The government will tell Brits how much sleep to get: Ministers to issue alcohol consumption-style guidance to get at least seven hours a night or face health issues
- Health Secretary Matt Hancock is set to release a green paper for public health
- Information on sleep guidelines and curbing smoking and obesity are included
- Guidelines will say getting under seven hours sleep poses significant health risks
The number of hours’ sleep you should get each night is set to be prescribed in official guidance from ministers.
Regularly getting less than seven hours each night could increase the risk of obesity, strokes and heart attacks, the guidelines are expected to state.
The minimum amount will differ depending on a person’s age.
Health Secretary Matt Hancock is set to release a public health green paper to boost disease prevention efforts.
Information on curbing smoking and obesity are included, as well as calls for official guidelines to help people get more sleep.
Health Secretary Matt Hancock is set to release the new guidelines on how much sleep people should get
‘There’s growing evidence on the health impacts of lack of sleep,’ a leaked draft seen by The Times states.
‘Failure to sleep between seven and nine hours a night is associated with physical and mental health problems, including an increased risk of obesity, strokes, heart attacks, depression and anxiety.
‘With up to three quarters of adults in the UK regularly sleeping less than seven hours per night, there is more left to achieve.’
It adds: ‘As a first step the government will review the evidence on sleep and health. This is with a view to informing the case for clear national guidance on the daily recommended hours of sleep for individuals in different age brackets and to raise awareness of the key ‘sleep hygiene’ factors that can support healthy sleeping.’
Getting too little sleep can also have a ‘negative impact’ on recovery from surgery and illness, the paper states.
It uses research in the Journal of Intensive Care Medicine which found more than a third of hospital patients say they are annoyed by noise from other patients.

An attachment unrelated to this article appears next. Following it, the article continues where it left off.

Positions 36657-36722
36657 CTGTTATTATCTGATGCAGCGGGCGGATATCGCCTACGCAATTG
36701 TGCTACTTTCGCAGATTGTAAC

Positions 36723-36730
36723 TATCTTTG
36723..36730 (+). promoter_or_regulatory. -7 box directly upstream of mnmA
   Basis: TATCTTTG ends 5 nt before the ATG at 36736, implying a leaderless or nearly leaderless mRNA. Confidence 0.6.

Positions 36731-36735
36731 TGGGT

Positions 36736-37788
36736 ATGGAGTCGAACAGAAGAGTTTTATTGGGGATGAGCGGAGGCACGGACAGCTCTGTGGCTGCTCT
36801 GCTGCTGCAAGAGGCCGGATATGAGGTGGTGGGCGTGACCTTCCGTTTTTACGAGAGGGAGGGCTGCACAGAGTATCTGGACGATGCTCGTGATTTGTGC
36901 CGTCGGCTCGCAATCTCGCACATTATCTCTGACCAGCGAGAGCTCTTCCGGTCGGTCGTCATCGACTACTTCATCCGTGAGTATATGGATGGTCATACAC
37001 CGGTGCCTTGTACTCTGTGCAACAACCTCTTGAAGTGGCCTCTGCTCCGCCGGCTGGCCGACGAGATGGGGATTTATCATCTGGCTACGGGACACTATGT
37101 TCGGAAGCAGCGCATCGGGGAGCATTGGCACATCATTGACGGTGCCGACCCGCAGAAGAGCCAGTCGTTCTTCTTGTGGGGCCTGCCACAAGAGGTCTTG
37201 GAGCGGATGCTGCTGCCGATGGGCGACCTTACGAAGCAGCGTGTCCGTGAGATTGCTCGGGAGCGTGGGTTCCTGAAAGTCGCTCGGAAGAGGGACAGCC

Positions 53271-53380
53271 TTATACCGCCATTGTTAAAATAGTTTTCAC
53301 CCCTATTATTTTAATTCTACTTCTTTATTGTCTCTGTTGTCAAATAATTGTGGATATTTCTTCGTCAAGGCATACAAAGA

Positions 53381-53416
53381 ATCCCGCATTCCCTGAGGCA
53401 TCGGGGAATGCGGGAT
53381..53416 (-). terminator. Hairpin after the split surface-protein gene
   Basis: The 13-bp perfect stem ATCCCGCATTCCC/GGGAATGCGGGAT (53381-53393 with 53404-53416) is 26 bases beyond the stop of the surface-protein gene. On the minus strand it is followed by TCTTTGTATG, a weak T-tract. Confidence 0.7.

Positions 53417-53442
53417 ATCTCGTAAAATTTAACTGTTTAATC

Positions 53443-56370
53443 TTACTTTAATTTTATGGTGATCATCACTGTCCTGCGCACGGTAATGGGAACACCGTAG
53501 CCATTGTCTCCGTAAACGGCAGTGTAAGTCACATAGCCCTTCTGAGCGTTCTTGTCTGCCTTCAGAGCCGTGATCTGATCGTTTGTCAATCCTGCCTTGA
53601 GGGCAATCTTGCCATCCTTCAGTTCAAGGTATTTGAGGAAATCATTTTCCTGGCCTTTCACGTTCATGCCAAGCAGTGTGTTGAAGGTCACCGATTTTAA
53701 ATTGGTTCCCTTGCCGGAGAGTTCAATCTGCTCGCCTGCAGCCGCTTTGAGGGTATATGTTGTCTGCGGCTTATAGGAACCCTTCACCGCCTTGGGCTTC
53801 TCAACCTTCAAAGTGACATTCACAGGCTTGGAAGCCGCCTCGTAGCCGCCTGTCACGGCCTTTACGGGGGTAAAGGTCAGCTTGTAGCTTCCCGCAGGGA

The paper states that getting too little sleep can also have a ‘negative impact’ on recovery from surgery and illness (stock photo)
The NHS will be ordered to introduce ‘protected sleep time’ when staff cannot bother patients without good reason.
Studies show that an average person’s risk of developing type 2 diabetes rises by ten per cent with every hour of sleep less than seven hours per night.
Women who work during the night are 30 per cent more at risk of breast cancer. Men have are 25 per cent more likely to contract heart disease.
While Mr Hancock is thought to be supportive of the proposals, he will state that official guidance is not prescriptive to everyone.
A draft of the guidelines states: ‘Failure to sleep between seven and nine hours a night is associated with physical and mental health problems’ (stock photo)
Professor Matthew Walker, a British neuroscientist and author based at the university of California, Berkeley, said: ‘Sleep is the tide that rises all other health boats. The potential cost saving to the NHS could be many millions.
‘Every major disease that is killing us in the United Kingdom has significant, and many of them causal, links to a lack of sleep.’
He added that the green paper was a ‘landmark first step’.
Former public health minister Steve Brine said: ‘We’re all familiar with the notion of being tired and grouchy as a result but there’s very little understanding of how a lack of sleep, and as importantly poor quality sleep, can impact our health in much more serious ways.’